Saturday 10 December 2016

Champions League revolt as clubs call for shake-up

Jeremy Wilson

Published 01/08/2016 | 02:30

Top clubs believe that, by opening up European competitions to more countries, UEFA are not maximising the commercial potential of the competition for the big guns. Photo: Angel Martinez/Real Madrid via Getty Images
Top clubs believe that, by opening up European competitions to more countries, UEFA are not maximising the commercial potential of the competition for the big guns. Photo: Angel Martinez/Real Madrid via Getty Images

A new breakaway Champions League remains a serious option for some clubs ahead of crunch talks over potentially radical changes to the structure of European club football.

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The vast global popularity of the Premier League is continuing to alarm clubs across other major leagues, who are increasingly looking to European competition as their main potential area of revenue growth.

Meetings have been held to discuss options which, as well as a new tournament, also include significant change to a Champions League that would become more concentrated between the most marketable clubs in Europe.

Several documents have been circulating with proposals that range from a completely new competition to tweaks to the existing structure.

It is understood that one proposal is to create a single expanded European competition that would guarantee at least six places for each of the biggest leagues.

Overhaul

Others have included an additional round of games before the group phase that would reduce the teams to 16, as well as guaranteed places for certain clubs, and matches at the weekend, although this would be opposed by the English clubs.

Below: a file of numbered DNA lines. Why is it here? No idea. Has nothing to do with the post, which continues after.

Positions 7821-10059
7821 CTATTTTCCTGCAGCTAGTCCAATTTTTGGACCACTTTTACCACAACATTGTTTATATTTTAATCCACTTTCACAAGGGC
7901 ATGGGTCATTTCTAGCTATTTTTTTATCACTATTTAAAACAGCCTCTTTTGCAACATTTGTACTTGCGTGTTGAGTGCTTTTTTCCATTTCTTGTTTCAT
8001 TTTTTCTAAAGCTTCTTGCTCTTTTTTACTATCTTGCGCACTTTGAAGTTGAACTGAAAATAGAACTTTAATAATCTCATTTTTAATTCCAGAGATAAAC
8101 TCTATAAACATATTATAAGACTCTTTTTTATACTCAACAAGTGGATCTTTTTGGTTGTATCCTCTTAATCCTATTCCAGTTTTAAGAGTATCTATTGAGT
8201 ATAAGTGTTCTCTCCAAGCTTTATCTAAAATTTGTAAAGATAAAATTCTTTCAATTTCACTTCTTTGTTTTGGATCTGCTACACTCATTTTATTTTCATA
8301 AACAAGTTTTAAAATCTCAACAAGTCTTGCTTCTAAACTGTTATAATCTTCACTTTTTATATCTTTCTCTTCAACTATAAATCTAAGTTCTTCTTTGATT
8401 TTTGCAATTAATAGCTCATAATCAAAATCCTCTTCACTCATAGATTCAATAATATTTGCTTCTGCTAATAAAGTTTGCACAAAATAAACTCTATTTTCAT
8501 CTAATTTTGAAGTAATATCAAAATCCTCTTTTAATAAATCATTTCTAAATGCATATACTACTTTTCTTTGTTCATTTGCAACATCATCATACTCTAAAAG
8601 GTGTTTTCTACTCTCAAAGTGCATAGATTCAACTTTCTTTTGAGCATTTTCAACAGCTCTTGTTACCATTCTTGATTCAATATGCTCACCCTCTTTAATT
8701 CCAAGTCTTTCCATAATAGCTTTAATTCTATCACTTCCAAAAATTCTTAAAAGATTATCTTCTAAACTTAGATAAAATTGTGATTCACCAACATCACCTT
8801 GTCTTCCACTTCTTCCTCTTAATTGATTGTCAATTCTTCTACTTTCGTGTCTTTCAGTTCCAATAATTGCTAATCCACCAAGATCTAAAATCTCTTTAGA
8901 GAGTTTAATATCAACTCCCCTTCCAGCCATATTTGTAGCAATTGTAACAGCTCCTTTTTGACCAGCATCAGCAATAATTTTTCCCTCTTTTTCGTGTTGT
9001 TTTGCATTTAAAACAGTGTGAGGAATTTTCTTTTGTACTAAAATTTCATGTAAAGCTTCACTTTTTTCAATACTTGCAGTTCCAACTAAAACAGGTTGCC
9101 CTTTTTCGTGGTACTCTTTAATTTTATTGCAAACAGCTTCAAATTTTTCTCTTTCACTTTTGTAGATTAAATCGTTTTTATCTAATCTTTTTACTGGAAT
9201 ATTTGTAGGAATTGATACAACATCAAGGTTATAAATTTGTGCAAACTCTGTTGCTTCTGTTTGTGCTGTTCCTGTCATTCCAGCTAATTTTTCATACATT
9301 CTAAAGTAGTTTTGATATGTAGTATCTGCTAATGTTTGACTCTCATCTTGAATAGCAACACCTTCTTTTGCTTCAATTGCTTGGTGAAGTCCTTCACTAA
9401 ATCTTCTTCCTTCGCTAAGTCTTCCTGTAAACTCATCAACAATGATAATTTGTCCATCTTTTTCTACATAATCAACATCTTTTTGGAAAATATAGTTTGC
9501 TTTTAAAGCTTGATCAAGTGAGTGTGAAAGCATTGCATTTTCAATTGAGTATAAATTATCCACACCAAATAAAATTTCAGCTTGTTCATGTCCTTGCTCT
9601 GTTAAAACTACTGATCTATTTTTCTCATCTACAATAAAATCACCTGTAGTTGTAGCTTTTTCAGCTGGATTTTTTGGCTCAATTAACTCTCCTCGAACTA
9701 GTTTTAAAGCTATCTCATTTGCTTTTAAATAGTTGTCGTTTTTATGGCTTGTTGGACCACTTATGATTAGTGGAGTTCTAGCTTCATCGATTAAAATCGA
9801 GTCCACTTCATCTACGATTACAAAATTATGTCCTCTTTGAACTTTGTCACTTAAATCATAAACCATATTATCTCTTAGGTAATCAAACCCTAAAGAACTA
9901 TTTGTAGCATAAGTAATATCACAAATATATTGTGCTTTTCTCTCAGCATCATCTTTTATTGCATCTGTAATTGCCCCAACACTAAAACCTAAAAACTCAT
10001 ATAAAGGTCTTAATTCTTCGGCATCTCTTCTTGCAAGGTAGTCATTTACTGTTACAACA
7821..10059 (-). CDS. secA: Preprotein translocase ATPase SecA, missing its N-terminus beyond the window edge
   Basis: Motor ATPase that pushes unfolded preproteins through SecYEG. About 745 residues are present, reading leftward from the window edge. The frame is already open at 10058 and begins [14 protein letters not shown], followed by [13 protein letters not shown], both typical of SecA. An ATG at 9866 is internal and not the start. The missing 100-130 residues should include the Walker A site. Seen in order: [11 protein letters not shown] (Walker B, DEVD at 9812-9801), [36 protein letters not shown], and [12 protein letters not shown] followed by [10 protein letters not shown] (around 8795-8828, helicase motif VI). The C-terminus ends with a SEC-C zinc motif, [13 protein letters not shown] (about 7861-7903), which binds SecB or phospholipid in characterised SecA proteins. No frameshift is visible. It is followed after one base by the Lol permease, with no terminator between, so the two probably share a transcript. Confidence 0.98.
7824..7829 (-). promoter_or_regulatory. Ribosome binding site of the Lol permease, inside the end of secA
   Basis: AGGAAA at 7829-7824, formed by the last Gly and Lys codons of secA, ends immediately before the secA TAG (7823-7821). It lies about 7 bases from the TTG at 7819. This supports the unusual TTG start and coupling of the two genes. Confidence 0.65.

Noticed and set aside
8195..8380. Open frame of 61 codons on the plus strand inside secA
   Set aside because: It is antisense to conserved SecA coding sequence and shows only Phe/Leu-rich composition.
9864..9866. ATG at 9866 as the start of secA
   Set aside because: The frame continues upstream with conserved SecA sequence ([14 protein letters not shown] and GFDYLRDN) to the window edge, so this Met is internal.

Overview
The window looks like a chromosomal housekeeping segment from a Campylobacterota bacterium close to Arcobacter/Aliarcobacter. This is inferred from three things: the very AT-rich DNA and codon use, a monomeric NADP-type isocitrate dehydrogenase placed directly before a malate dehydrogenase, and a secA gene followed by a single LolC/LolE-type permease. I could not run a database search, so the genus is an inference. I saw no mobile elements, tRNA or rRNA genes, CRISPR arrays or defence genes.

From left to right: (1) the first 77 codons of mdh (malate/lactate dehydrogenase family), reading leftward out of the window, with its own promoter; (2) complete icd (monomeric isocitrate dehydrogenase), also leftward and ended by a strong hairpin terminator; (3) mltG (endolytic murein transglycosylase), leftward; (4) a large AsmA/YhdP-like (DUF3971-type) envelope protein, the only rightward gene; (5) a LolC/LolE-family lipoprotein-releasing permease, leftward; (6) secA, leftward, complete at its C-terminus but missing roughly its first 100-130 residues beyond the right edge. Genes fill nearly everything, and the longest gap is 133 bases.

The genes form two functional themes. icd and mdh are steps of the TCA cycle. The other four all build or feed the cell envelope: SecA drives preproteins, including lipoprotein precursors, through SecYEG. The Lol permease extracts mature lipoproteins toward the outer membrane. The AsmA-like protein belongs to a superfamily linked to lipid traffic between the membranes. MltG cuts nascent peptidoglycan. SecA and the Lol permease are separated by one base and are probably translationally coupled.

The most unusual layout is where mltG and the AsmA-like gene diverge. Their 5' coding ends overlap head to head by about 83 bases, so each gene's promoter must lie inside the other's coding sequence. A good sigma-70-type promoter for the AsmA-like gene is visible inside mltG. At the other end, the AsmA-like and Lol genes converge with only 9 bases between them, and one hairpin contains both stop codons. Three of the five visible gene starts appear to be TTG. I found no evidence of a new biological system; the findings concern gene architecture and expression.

Dalian Wanda Group, the property and entertainment conglomerate run by billionaire Wang Jianlin, has denied pushing for clubs to join a new competition but did admit to talks designed to "explore ways in which sports and business can be further developed".

Italian and Spanish clubs are leading the push for the widest-ranging overhaul.

The Premier League's new £5.14billion broadcast deal already dwarfs the money on offer in other domestic leagues and even the Champions League has struggled to keep pace.

Last season, for example, Real Madrid earned less from winning an 11th European Cup than the top 11 English teams did from their involvement in the Premier League.

Top clubs believe that, by opening up European competitions to more countries, UEFA are not maximising the commercial potential of the competition for the big guns. (© Daily Telegraph, London)

Telegraph.co.uk

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